Serious Eats: Recipes
Phở Đuôi Bò (Vietnamese Noodle Soup with Oxtail)
Since we'll be stuck in dark drizzle for months to come, let's talk about phở, a perfect food for chasing away the doldrums of winter.
Phở bò is a Vietnamese beef noodle soup; phở đuôi bò is one made with oxtail. Regardless of meat choice or spice, the prototype is plush with the mouthfeel of gelatin, springy noodles, and bright herbs.
Phở originates from northern Viet Nam but the whole country sups the soup with patriotic zeal. Phở broth in the north tastes honestly of the meat and bones it's cooked with. The further south, the more likely you'll find it spiked with the warmth of anise, clove, cinnamon, and the like.
My-Man-of-Eternal-Patience and I have been tinkering with our recipe for several years now. Starting with Mai Pham's ingredients and Andrea Nguyen's tips, we threw in the accumulated wisdom of a few Vietnamese mums for good measure.
Fat Tails vs. Lean
In prior takes, we left the oxtails with fat intact and skimmed only afterwards. In this version, we trimmed the fat before simmering the tails to see if this saved time or hurt flavor.
Roasting vs. Parboiling
French-trained cooks eschew parboiling and advocate pre-roasting the bones to build a deeper broth. Vietnamese cooks skip the roasting but parboil to create a cleaner broth. For each technique, you'll find yay-sayers on both sides. We decided to do a taste-test to see if one method yielded more favorable results.
More Time = More Awesome?
In this round of experimentation, we also increased the simmering time by 20-percent. After finding a 8-hour broth to be enormously richer than a 4-hour broth, we figured a 10-hour broth would be nothing short of effin' awesome.
Epic. Fifteen pounds of oxtail + ten hours = four gallons of two broths. I'm still cleaning blood from under my fingernails.
Fat Tails vs. Lean: Interestingly, we found that the Asian grocer H-Mart tends to sell thick, uniform cuts of oxtail with more meat than fat. Generic supermarkets such as Wegman's sell oxtail, variably sized, with rinds of yellowed fat and substantially less meat.
In the past, leaving the tails with fat intact gave us a impressive strata to skim afterwards. But not all the fat seemed to rise to the top. The broth had stretched squiggles I originally pegged as gelatin. I now suspect that what we saw was residual fat captured in gelatin. (This is based on sight and comparative mouthfeel, but I'm dying to know if this jives with science.)
In this experiment, we trimmed two pounds of fat pre-simmer and skimmed another half pound post. Upon serving, we reserved roughly the same amount of liquid fat in the soup as in earlier versions. And while the flavors of the soup still dazzled, it didn't luxuriate in the mouth as it did before.
Roasting vs. Parboiling: Roasting the bones led to beefier emanations. Unfortunately, that essence of beef dulled all other flavors, including the aromatics it simmered with. The broth was opaque, less fatty, but lots more scummy. Tasting it cold was pleasant enough. But heated through, it tasted monoflavored if not flat. From Day 1 to Day 3, the degradation of flavor was dramatic. As each day passed, each taste was muddier than the last.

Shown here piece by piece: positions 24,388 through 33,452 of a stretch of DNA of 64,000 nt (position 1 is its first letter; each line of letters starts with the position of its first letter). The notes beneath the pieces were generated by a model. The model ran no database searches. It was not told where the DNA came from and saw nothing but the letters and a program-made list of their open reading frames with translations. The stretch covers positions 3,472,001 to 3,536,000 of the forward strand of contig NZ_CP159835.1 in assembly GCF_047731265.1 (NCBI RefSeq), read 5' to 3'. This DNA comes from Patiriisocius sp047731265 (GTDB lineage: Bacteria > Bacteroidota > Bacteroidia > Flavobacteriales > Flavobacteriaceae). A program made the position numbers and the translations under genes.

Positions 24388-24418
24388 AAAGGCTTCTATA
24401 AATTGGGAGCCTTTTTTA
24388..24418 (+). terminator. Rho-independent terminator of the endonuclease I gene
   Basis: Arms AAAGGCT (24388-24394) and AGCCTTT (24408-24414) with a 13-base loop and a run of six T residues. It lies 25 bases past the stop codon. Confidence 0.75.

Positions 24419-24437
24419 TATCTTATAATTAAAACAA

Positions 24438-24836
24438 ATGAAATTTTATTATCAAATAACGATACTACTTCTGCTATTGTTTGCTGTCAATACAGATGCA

Parboiled bones produced a fattier broth but with minimal scum. What was startling was the resulting clarity of flavor. We were able to appreciate the spices individuated and in concert. Sipped cold, the broth could pass as a refreshing beef-beverage, and heated through, the taste was just as vivid. Day 1 was enjoyable; Day 2 even more so. Even as late as Day 3, the broth held up.
More Time = More Awesome? In terms of simmering time, a 10-hour simmer did not taste appreciably better than an eight. Unfortunately, the meat suffered at the hands of extra time. Past some optimal point, the longer it stewed, the more the tail toughened. The sweet spot in time is probably somewhere between 6 to 8 hours. Also of note: fattier cuts of tail are better moisturized to survive long durations of heat.
Truly great dishes travel far from their origins. The changes made to them can reflect poverty, abundance, climate, even evolving attitudes. While there are many recipes out there with purists to defend them, this phở reflects my parents' own migration, from north Viet Nam to south and marries the best both have to offer. Simmered with rich oxtail and a generous amount of spice, this soup's got flavors both deep and bright.
Phở Đuôi Bò (Vietnamese Noodle Soup with Oxtail)
I like my phở broth silky with gelatin but not slick with grease, so I skim the fat pretty aggressively. To cut down on skimming efforts and to allow flavors to fully develop, I give myself a couple of days to build the broth.
Most cookbooks call for a three-hour simmer of shank bones, but an eight-hour simmer of oxtail yields a deeper, darker, more robust soup. The meat practically shudders off the bone. The trick to simmering the soup? Low + slow.
On Day 1, simmer the broth, cool, and refrigerate it overnight. On Day 2, scoop off the crust of coagulated fat and reheat the broth to serve. A lot of the broth prep is passive cooking, that is, merely keeping an eye on a barely-bubbling cauldron. In that sense, the recipe's perfect for bad rain and a good book.
Makes 8 large bowls, or 6 phở xe lửa-sized bowls (approximately 5 quarts of broth). Uneaten broth can be scooped into single-serving plastic tubs, frozen, and refreshed with ginger upon reheating.
Day 1: Broth Building
Stock pot (minimum capacity of 12 quarts, for cooking bones and broth)
Stock pot (minimum capacity of 6 quarts, for cooking noodles)
Tongs or long-handled wooden chopsticks
Long-handled fine-mesh skimmer (for straining fat)
Chinois or mesh strainer lined with cheesecloth (for straining scum)
Long-handled large-mesh basket (for blanching noodles)
6 to 8 deep, wide-mouthed bowls for serving